After a good night’s sleep (or a lousy one for that matter), the first thing I do in the morning is plant two feet on the floor and stand up.
When I take a moment to stand there before moving, breathe easy and feel how gravity connects me to the floor, then that feels like the start of a good day.
When instead I just plough forward in a headlong rush across the room, maybe it’s going to be another kind of day. I remember when sports car advertisements bragged about how the latest models, like the Chevrolet Corvette Stingray, could go from zero to sixty miles per hour in less than seven seconds.
In the slow lane
Now they’ve got it down to half that time, which they show in automobile ads that glorify speed and equate power with acceleration. Back then we were racing to the moon, and life in developed countries seemed like a straight shot forward. That was the way to go.
I’m not sure if living like that served me well at the time, and I am quite certain it doesn’t serve me now. When my MS diagnosis stopped me in my tracks and sidelined me for the first time in my life into a slower lane, I suddenly no longer identified so closely with speed as an admirable quality, to the exclusion of virtues I had thought little about, like patience, or equanimity.
In fact, once I got myself into a stress reduction course, and took up its invitation to explore an inner landscape, I turned that zero-to-sixty claim on its head.
A hot rod doesn’t have anything on me. Heck, my nervous system – the engine of my energy – can go zero to sixty in a split second. All you have to do is drop a book behind me in the library, or sneak into my field of vision, and you trigger in me an embarrassingly out-sized startle reflex.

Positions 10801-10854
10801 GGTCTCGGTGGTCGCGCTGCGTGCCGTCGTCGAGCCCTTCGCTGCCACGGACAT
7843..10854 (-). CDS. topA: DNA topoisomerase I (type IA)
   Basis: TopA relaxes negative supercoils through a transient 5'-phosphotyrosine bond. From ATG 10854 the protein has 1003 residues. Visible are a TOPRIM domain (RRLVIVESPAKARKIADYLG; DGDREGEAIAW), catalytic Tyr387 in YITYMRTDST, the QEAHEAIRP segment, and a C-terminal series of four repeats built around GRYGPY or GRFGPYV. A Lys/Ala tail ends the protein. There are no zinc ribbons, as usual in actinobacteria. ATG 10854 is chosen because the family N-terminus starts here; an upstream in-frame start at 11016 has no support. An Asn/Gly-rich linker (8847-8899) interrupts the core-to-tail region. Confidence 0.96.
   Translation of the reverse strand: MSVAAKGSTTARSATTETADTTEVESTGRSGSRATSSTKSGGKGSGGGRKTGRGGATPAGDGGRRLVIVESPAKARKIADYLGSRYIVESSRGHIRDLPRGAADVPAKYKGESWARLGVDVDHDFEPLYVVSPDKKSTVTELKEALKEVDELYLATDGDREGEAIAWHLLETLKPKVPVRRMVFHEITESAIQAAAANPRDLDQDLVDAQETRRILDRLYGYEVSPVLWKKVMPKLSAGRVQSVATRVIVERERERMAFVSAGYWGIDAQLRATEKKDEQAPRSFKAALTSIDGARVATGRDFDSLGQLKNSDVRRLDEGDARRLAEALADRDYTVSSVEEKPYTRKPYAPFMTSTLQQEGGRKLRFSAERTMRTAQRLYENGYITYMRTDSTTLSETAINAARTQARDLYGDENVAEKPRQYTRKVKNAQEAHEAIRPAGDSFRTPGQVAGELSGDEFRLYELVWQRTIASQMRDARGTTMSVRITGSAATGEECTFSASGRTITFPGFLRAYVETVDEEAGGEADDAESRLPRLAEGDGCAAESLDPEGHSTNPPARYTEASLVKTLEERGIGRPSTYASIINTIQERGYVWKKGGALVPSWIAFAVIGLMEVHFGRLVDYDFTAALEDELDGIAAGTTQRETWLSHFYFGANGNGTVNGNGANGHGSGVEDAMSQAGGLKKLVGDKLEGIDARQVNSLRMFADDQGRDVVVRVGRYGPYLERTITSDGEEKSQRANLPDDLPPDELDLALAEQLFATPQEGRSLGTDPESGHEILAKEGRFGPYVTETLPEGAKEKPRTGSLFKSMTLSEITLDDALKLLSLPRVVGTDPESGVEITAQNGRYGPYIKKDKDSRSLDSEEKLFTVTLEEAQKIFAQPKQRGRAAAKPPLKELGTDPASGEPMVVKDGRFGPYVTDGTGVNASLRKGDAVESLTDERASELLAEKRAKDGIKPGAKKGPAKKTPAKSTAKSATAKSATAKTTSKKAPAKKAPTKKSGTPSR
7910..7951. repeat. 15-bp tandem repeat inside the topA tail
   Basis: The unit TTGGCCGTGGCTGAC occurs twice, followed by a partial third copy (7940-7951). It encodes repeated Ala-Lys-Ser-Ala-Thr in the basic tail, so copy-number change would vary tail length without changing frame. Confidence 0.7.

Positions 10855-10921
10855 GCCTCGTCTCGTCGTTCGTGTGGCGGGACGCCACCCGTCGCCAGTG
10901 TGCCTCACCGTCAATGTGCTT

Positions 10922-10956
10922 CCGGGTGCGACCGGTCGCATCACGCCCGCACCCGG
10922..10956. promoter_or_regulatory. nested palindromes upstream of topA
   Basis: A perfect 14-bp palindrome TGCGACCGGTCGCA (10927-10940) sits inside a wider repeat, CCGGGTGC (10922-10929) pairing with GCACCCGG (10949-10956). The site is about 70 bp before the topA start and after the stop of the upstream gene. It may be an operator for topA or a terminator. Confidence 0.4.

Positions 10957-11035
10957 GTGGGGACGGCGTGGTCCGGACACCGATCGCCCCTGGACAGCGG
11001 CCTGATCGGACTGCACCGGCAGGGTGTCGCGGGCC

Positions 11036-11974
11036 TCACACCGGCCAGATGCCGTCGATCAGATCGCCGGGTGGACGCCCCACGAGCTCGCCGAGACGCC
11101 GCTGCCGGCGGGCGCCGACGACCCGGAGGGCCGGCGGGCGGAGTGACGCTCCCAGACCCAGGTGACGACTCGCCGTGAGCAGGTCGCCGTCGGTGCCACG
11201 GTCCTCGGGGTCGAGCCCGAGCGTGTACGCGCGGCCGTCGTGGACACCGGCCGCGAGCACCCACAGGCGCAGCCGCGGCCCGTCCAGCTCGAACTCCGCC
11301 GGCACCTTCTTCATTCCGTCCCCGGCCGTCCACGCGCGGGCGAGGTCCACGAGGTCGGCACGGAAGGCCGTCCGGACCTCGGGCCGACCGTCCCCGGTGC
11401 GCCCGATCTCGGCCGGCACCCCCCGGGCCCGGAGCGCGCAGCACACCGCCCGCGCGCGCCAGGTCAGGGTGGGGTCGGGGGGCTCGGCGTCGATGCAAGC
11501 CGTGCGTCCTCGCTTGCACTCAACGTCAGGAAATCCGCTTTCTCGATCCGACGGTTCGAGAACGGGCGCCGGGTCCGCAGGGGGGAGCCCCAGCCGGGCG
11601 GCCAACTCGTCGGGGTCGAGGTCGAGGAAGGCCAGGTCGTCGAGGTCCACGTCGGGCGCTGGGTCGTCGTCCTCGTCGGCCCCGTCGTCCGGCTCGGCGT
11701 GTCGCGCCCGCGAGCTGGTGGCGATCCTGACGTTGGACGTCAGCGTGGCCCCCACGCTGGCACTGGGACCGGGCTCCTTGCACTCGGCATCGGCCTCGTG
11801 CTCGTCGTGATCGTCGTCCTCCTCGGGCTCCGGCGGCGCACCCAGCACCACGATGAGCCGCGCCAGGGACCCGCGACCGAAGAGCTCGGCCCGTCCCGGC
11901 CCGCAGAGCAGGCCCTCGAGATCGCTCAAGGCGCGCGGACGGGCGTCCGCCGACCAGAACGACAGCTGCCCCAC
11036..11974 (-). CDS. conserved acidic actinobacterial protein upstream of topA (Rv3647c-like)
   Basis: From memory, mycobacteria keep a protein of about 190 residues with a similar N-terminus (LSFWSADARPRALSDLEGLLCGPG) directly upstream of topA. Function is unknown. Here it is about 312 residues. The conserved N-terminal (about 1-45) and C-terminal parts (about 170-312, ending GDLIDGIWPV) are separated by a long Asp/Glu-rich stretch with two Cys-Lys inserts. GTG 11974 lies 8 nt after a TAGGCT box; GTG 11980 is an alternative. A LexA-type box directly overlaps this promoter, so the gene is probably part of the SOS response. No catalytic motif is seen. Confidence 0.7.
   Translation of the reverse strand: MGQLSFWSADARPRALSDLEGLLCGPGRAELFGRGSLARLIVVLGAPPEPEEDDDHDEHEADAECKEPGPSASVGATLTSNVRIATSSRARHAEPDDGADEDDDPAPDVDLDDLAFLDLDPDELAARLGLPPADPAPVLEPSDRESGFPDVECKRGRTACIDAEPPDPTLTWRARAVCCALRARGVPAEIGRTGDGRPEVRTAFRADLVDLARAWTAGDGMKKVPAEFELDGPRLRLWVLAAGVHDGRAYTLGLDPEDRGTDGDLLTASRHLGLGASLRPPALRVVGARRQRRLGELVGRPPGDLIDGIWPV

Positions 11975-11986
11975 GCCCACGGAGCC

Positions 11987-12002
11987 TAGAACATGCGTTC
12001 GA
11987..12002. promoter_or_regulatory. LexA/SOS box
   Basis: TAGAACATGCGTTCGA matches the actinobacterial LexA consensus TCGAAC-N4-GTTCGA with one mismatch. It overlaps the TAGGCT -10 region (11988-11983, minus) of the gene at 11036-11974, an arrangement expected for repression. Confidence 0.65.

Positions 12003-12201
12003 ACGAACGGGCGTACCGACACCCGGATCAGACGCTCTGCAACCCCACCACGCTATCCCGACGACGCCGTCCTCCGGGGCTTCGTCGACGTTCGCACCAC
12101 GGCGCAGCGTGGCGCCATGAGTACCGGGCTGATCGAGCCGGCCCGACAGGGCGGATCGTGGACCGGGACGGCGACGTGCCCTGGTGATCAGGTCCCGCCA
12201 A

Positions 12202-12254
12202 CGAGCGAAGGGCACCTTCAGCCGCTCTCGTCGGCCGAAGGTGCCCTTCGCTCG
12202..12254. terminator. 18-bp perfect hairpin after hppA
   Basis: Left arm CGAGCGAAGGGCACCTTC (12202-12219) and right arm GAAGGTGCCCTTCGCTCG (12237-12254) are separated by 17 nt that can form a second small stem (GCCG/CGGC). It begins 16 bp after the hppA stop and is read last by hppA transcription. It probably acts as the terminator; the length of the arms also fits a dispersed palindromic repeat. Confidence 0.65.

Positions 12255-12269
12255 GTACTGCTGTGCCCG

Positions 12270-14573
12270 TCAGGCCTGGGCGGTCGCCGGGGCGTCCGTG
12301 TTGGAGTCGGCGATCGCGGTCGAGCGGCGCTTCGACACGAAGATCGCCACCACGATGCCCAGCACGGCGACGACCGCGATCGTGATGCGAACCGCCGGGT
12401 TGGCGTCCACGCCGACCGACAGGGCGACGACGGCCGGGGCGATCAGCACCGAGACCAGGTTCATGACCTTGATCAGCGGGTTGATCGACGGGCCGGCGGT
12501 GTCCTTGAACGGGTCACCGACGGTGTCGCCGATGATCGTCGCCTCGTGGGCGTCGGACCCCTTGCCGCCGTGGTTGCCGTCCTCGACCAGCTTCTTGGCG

The body as an engine
And as we know, the trouble with the human nervous system is that once it is aroused like that into a full-blown fight-or-flight stress response, it can get caught in the emergency 'On' position.
Even a car shouldn’t be revved up all the time; it would wear out. As I began to practice mindfulness, the question now became: how quickly could I go 'sixty to zero'?
How fast could I reverse the internal processes that revved me up, and bring my system down to a gentle, purring hum? That’s still the question I ask, and the way I think about it, whenever I want to calm down. Slowing down is a practice, in meditation and walking around in daily life.
Which brings us to that moment of getting going in the morning. Woe to me if I do not allow myself that brief interval of a standing meditation.
Fresh in the morning, before thoughts and plans crowd the mind, I sink my full attention down to those feet I rely on to move me forward.
A magnificent machine
I go over the parts like a meticulous auto mechanic, oil can in hand: the hard heel on the floor, the soft ball of the foot designed to roll smoothly forward, ten toes that can clutch the earth, and finally, the whole outline of the magnificent integrated system called the foot.
On mornings when there is no hurry, I allow my first steps to be a walking meditation, and I feel how one side can take up the weight of my whole body before I even lift a foot.
Shifting weight from left to right, I gauge which side feels stronger. How high can I lift a foot today to take a step? Well, that depends.
Servicing my engine
The practice of standing and walking meditation keeps me from getting ahead of myself, and protects me from lurching, stumbling, and falling.
Slowing down does not have to be something that happens to you, that you are stricken with. It can be something you do, with curiosity, and kindness towards yourself.
When I think of time in the slow lane as taking care of myself, whether for a few moments of warm-up in the morning, or during longer periods of fatigue, then I am less likely to heap judgement all over myself and my situation.
Over and over I discover that the way forward is to apply care, like the most devoted pit stop mechanic. It is as if I am the vehicle and the mechanic both, my own little deuce coupe. Like the song says, you don’t know what I got. But I sure do.
Marilyn is a Mindfulness-based stress reduction (MBSR) instructor in the US. Meditation is one of the central elements of the OMS Recovery Program, alongside diet and supplements, exercise, vitamin D and, if need be, medication.